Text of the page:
Hum. Well, if I’m honest, I was dreading watching this film, because I didn’t think I’d like it. I’ve read so many interviews lately, both with Tarantino himself and with various cast members, where they all talked up how great Tarantino is with dialogue, and how he doesn’t make many films so that when he does, they’re properly amazing, and how much he loves and understands women … frankly, it was all ringing a little hollow to me. I practically had to be coerced into sitting down to watch Death Proof, so it was a surprise when I actually quite enjoyed the first half of it.
The splitting of Grindhouse into two features has been discussed to death, so I can skip over that now. Suffice it to say, once upon a time this was supposed to be a much shorter film, played back to back with a Robert Rodriguez film with some fake trailers in between. However, thanks to unfavourable audience reactions it was re-edited and released into the wild by itself. Without seeing Planet Terror, the other half of the double bill, I can’t definitely say whether this was a smart move or not, but Death Proof has definitely lost some of its cool as a result.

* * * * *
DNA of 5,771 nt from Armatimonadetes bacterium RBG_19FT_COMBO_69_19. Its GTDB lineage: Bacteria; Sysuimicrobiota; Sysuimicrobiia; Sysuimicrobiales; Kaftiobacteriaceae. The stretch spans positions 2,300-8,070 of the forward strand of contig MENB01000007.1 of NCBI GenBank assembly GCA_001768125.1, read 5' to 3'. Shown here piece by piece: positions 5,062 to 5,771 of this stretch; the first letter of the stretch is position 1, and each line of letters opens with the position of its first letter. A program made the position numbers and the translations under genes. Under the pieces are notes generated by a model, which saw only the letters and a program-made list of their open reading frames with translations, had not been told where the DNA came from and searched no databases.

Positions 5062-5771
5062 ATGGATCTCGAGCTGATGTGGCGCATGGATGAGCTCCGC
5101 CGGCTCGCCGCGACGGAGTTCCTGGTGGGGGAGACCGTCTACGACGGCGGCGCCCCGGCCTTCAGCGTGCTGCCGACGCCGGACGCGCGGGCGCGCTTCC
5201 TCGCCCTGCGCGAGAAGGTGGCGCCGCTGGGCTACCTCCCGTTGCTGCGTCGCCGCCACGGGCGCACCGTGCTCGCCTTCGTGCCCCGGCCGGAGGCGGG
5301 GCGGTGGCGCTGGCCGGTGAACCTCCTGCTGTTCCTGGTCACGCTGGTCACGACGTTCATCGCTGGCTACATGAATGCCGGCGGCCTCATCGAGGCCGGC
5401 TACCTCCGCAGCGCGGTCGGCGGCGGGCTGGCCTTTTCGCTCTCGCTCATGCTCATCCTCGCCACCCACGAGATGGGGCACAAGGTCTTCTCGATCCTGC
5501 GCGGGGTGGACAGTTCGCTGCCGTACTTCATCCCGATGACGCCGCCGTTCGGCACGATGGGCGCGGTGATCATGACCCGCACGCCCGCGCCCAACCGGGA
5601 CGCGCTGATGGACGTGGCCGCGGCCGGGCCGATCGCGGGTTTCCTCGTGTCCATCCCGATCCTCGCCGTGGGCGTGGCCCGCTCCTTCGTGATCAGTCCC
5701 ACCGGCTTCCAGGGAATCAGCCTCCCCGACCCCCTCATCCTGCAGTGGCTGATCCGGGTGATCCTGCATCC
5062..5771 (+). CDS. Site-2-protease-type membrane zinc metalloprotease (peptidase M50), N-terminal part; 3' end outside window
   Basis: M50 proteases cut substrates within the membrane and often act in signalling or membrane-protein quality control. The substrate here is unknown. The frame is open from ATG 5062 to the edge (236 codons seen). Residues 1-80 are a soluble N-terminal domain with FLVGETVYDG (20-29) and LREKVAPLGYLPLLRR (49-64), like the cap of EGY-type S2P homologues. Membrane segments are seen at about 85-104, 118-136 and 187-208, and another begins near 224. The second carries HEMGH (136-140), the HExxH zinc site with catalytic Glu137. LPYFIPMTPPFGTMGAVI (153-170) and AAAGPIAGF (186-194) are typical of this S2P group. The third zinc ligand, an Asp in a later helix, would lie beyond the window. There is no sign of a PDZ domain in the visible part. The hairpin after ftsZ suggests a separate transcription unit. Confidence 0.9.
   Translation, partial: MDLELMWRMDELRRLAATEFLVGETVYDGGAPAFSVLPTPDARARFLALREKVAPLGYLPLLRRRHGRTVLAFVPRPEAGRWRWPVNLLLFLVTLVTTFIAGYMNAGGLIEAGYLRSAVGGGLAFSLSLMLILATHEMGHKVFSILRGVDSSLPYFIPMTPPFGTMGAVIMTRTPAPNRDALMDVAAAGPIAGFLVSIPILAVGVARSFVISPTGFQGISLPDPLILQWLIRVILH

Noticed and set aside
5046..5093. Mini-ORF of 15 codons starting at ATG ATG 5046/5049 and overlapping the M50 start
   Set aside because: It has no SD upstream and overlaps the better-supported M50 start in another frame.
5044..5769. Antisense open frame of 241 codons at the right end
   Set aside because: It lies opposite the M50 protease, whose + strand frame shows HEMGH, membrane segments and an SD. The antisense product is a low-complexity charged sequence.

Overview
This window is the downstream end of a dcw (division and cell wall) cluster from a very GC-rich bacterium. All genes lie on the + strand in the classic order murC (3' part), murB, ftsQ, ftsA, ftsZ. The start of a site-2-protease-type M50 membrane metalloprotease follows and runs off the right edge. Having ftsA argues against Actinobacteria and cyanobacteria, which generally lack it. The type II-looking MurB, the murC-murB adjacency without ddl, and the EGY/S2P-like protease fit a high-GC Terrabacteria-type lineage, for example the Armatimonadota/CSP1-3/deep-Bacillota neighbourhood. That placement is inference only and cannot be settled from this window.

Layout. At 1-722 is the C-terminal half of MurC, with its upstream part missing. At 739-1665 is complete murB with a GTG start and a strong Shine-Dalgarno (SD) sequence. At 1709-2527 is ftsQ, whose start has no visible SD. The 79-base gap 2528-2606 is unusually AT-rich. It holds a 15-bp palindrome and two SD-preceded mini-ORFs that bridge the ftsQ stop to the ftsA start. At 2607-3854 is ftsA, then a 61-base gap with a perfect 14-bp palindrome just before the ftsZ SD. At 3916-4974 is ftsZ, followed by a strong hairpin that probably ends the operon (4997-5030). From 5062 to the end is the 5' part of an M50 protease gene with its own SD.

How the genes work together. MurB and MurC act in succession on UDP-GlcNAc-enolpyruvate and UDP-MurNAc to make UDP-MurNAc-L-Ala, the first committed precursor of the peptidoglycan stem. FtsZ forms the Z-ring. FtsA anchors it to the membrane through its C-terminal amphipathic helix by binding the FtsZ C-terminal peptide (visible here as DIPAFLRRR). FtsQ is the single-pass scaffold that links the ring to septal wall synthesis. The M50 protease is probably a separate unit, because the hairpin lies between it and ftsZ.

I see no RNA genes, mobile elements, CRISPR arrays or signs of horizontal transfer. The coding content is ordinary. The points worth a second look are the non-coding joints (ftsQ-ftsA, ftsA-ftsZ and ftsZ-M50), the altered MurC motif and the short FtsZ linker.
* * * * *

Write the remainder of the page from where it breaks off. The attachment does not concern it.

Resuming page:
In particular, the loss of the word Grindhouse from the title is kind of a shame, since the first half of Death Proof tries so hard to recall the grindhouse tradition – despite blatantly being shot recently, on a good camera, the film has been made artificially grainy; there are blips in the action and missing frames; there are two title cards, and lots of other self-conscious nudgenudgewinkwinky references to the genre. Weirdly, halfway through this conceit is abandoned in favour of making a completely normal-looking movie – for no discernible reason. It’s jarring, particularly since this is after the colour randomly disappears for a few minutes, again for no discernible reason. But who am I to question Tarantino, eh?